It was incredibly encouraging to see a change made on Thursday. If the Rockies really want to improve in 2023, they have to make big changes. Maybe someone who didn’t play when Bud Black did, but someone with a fresh perspective and a new offensive approach.
Even though I hope the Rockies bring in someone new, I also know that’s not the Rockies modus operandi. If they actually do decide to hire a new face, it might still be a familiar face. The Rockies brought in Carlos González and Todd Helton as guest instructors to spring training and then made Helton a special assistant to the GM. Either could be interesting options as two of the best hitters in team history if they are interested and have a course correction plan.
Other candidates have proven they know how to hit in (and away from) Colorado. Matt Holliday or Troy Tulowitzki are two more names that come to mind. Holliday might be more in the St. Louis camp than Colorado’s and Tulo might still harbor hard feelings about how things went down in his exodus (understandably). Neither may want the job.
But, what if the Rockies actually opened it up to a genuine search? Don’t just look down the bench or organizational ladder. Bring in applicants and ask them what their ideas are for helping the Rockies bring back power and develop young hitters. Find someone who has ideas to meet this challenge. It could be a key step in creating real change in 2023.
★ ★ ★
Dave Magadan was the major move the Rockies made on Thursday, but they also reassigned third base coach and infield coach Stu Cole to the minor leagues. Cole has been with the Rockies organization for 28 of their 30 years as an MLB franchise. He’s been the third base coach since 2013 and become a familiar face waving runners home. It was no surprise that Bud Black was returning, as he signed a one-year extension with the Rockies to manage through 2023 in February of this year. The rest of the staff remains the same.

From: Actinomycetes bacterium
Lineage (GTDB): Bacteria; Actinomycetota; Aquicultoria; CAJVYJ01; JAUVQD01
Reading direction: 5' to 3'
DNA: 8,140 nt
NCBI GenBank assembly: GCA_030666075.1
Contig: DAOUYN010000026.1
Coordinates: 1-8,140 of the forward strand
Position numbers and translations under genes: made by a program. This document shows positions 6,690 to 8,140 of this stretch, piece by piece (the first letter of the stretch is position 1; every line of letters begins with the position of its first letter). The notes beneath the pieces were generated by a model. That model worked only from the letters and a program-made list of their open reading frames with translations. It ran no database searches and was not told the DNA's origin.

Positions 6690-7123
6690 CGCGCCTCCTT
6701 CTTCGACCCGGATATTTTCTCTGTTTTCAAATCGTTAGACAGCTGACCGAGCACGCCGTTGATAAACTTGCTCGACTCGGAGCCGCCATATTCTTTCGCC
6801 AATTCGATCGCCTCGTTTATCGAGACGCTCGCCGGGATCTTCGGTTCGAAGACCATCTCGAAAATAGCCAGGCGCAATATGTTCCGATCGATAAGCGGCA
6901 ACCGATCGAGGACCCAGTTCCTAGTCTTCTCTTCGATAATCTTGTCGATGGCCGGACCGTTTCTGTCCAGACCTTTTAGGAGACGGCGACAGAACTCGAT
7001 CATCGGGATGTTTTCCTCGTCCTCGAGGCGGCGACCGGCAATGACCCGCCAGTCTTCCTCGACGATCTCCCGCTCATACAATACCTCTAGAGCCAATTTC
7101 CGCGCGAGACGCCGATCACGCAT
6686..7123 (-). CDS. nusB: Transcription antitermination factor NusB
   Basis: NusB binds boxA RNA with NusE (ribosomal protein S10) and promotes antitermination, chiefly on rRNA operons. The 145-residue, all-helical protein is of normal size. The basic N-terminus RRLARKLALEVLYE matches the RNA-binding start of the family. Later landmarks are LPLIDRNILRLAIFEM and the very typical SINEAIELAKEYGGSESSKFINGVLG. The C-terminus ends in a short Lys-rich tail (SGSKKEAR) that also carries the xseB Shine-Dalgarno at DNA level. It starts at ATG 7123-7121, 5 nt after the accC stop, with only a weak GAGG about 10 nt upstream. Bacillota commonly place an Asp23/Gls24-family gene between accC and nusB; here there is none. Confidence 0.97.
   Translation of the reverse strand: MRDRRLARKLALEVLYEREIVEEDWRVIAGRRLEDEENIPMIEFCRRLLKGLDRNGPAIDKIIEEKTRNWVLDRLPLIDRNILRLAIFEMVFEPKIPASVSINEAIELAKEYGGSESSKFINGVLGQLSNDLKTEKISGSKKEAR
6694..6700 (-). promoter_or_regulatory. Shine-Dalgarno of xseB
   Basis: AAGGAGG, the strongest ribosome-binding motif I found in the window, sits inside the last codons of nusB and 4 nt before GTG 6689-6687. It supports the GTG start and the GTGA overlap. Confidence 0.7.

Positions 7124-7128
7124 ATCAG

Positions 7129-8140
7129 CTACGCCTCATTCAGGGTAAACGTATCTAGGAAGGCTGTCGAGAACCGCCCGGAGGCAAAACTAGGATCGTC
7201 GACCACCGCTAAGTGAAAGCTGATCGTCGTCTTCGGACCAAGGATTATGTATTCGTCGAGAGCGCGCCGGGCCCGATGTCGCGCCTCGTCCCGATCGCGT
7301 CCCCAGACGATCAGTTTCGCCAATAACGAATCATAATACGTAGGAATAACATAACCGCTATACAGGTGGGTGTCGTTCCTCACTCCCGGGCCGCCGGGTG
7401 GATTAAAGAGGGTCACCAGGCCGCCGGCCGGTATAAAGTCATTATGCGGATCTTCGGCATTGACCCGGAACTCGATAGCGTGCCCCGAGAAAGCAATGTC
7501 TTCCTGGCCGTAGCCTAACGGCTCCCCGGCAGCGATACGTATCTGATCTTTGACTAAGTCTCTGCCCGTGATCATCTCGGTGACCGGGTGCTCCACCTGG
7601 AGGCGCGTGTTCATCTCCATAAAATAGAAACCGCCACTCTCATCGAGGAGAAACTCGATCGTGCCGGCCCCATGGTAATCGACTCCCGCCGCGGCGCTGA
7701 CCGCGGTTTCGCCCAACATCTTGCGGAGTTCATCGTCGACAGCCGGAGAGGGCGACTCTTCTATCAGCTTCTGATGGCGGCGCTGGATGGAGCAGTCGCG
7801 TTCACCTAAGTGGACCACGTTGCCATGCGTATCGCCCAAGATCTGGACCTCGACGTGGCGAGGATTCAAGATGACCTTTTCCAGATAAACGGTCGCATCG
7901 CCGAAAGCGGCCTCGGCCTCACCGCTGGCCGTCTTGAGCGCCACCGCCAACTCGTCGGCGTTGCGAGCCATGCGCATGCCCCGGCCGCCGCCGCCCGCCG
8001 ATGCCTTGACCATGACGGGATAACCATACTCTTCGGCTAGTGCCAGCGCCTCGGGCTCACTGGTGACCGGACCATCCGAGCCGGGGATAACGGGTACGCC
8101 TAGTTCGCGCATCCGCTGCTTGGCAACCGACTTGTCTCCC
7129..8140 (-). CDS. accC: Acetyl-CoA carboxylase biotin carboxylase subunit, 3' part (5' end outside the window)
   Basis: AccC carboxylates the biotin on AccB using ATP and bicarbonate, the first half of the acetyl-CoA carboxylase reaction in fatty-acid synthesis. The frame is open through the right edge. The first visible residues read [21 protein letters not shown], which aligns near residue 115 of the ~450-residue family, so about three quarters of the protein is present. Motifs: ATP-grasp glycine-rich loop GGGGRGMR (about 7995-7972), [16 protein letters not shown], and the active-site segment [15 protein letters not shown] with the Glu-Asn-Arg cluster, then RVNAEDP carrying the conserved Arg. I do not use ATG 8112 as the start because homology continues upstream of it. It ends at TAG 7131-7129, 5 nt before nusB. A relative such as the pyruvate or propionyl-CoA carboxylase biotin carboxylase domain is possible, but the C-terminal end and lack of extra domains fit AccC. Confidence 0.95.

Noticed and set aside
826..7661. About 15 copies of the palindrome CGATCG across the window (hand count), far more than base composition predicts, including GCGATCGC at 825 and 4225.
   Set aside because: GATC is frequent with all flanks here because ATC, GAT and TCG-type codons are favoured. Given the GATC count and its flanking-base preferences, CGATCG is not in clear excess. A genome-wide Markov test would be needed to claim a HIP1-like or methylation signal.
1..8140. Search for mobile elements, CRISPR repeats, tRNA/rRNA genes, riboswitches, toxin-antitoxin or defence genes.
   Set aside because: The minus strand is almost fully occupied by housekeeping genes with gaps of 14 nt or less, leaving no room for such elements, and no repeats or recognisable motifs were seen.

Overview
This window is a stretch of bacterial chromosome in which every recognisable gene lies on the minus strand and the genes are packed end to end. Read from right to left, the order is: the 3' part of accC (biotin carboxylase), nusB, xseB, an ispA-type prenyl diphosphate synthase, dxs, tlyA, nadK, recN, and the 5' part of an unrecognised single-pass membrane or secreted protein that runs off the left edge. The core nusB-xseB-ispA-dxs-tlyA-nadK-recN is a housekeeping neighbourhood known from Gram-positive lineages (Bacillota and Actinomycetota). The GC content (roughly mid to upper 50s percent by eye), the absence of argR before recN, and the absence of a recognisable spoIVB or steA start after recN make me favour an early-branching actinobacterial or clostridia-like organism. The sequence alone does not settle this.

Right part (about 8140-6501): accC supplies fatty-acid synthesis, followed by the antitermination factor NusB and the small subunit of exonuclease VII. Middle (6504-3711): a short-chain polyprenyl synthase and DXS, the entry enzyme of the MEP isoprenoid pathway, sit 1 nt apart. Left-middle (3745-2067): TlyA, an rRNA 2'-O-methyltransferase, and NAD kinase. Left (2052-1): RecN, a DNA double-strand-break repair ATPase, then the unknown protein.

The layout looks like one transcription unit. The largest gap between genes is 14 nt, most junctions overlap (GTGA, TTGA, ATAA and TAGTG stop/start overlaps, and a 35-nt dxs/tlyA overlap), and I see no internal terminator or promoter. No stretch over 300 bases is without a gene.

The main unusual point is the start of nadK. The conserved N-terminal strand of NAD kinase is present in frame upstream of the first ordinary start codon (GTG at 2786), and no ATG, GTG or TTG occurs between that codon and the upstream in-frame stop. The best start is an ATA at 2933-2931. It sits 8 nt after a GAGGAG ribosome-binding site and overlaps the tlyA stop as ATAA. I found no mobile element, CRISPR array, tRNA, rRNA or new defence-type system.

Manager Bud Black, Bullpen Coach Reid Cornelius, First Base Coach Ron Gideon, Assistant Hitting Coach Andy González, Assistant Hitting Coach P.J. Pilittere, Bench Coach Mike Redmond and Pitching Coach Darryl Scott will all return for the 2023 season.— Rockies Club Information (@RockiesClubInfo) October 13, 2022
★ ★ ★
Arizona Fall League
Braxton Fulford, the Rockies 2021 sixth-round draft pick, hit a walk-off, two-run double to lift the Rafters to victory on Thursday night. After starting the season 0-8, Salt River has now won two games in a row. The Rafters fell behind 6-0, but then started their comeback in the bottom of the fifth. Grant Lavigne got the rally started with an RBI double and then came in to score, cutting Peoria’s lead to 6-2. Fulford singled and then scored a run in the sixth inning before Zac Veen hit a two-run single to make it 6-5 Javelinas headed to the seventh and final inning. The three Rockies farm products who played in the game drove in five of the Rafter's seven runs, accounted for four of their 11 hits, and scored three of their seven runs. Lavigne also added a stolen base.
★ ★ ★
Please keep in mind our Purple Row Community Guidelines when you’re commenting. Thanks!